Published on:

Estate Planning Especially Important for Californians with Second Homes

In many San Diego communities, and especially at the beaches of La Jolla, Del Mar, Cardiff, Encinitas, and Carlsbad, there are people who own a home but make their residence in another state. Or maybe you live here in California and own a second home in Colorado, Oregon, Utah or some other state. Why is estate planning especially important for you?

If you own real estate or even tangible personal property in more than one state, each state will be involved in the distribution of your property upon your death unless you do estate planning. The state where real property or other assets is located has the authority to resolve issues of title to property. So if you make your residence in California but own a timeshare in Hawaii, a timeshare in Florida, and a cabin in Colorado, probate proceedings called ancillary probate will have to be set up in each of those states and in California. Ancillary probate could be necessary if you have cars, boats or airplanes registered in another state or oil, gas, and mineral rights. With the filing of a probate, comes additional costs and probate fees and additional time to conclude each probate.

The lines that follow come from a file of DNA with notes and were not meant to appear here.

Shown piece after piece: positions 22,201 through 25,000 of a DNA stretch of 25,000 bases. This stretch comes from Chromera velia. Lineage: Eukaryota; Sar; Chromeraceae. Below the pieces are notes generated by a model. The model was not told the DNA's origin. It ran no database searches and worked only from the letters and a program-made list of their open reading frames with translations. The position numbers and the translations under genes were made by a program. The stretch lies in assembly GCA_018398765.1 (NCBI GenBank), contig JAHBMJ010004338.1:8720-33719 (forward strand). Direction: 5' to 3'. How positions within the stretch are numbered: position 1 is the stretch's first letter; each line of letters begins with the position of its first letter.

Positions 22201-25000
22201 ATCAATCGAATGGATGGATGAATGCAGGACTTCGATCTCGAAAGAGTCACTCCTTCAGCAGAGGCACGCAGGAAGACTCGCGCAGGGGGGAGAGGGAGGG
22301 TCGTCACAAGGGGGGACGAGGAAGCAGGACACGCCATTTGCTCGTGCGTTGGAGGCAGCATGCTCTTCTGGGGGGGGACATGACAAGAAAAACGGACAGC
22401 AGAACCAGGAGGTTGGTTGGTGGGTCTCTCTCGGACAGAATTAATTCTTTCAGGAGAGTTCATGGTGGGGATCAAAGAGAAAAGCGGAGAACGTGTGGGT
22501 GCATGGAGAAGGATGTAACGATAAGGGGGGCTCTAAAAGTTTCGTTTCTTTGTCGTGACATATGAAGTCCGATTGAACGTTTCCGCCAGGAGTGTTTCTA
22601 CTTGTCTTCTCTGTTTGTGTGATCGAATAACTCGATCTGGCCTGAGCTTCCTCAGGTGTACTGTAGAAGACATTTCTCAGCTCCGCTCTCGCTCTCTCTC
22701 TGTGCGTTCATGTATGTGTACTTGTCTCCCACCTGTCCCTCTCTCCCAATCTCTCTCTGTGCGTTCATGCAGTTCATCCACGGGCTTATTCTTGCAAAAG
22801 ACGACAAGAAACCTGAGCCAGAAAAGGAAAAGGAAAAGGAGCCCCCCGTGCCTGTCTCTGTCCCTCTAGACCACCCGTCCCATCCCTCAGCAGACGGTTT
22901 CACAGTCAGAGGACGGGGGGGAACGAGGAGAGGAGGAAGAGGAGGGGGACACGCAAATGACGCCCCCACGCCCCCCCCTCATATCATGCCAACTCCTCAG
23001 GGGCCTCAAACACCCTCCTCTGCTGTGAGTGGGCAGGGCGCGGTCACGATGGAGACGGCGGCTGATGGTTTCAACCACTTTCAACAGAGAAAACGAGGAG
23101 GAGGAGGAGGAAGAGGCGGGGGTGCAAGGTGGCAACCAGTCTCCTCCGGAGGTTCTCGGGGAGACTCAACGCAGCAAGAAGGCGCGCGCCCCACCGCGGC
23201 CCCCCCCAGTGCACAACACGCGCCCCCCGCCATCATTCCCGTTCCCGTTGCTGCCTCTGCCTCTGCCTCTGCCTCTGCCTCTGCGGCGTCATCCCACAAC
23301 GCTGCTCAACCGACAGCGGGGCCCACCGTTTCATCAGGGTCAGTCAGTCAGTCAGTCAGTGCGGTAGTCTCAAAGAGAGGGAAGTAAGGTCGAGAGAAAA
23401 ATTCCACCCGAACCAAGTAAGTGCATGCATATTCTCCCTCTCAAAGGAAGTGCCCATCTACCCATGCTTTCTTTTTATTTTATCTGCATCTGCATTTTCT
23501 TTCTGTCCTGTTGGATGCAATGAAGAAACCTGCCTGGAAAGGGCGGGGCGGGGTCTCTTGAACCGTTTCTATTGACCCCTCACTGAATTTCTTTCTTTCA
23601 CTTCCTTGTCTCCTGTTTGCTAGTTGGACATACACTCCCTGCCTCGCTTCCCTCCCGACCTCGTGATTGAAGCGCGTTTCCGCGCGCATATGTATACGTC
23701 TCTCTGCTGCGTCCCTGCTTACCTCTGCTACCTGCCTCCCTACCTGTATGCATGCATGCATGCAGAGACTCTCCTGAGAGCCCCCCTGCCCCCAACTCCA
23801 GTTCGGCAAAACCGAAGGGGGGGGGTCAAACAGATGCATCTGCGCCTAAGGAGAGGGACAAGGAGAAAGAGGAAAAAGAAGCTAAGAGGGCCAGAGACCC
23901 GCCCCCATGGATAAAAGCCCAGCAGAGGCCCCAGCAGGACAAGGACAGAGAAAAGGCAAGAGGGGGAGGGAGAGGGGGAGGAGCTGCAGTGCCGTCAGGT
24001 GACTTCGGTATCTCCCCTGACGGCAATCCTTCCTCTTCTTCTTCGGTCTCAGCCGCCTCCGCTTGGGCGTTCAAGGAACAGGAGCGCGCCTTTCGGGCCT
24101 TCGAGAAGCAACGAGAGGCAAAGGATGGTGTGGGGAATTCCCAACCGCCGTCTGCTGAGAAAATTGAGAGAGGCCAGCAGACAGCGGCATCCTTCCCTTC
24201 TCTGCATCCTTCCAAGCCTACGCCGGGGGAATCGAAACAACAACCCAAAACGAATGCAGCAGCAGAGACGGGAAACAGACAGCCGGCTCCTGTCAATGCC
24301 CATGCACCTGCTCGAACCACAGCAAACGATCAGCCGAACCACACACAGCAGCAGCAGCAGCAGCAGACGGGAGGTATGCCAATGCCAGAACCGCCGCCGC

There are several ways to avoid ancillary probate of property in another state. The best way to transfer title to out of state property upon your death is to have a revocable trust and record each piece of property in the name of your trust. Upon your death, there will be no probate, just the administration of your trust in California, a process that can be accomplished without multiple probates.

Another way is to title the real estate or personal property is to put the property in the joint names of you and your spouse with rights of survivorship, however if both you and your spouse die together, the property will need to be probated. If you want to title property in your name and some other individual as joint tenants, there are disadvantages. The joint owner can be sued and a judgment placed on the property which could keep you from selling the property. Also if you put another indidivual on title with you, the IRS could consider the transfer a gift, to which a gift tax may be applicable.

The bottom line is if you have real or personal property in different states, you need to plan carefully. If we can help with your estate planning, contact us.

Contact Information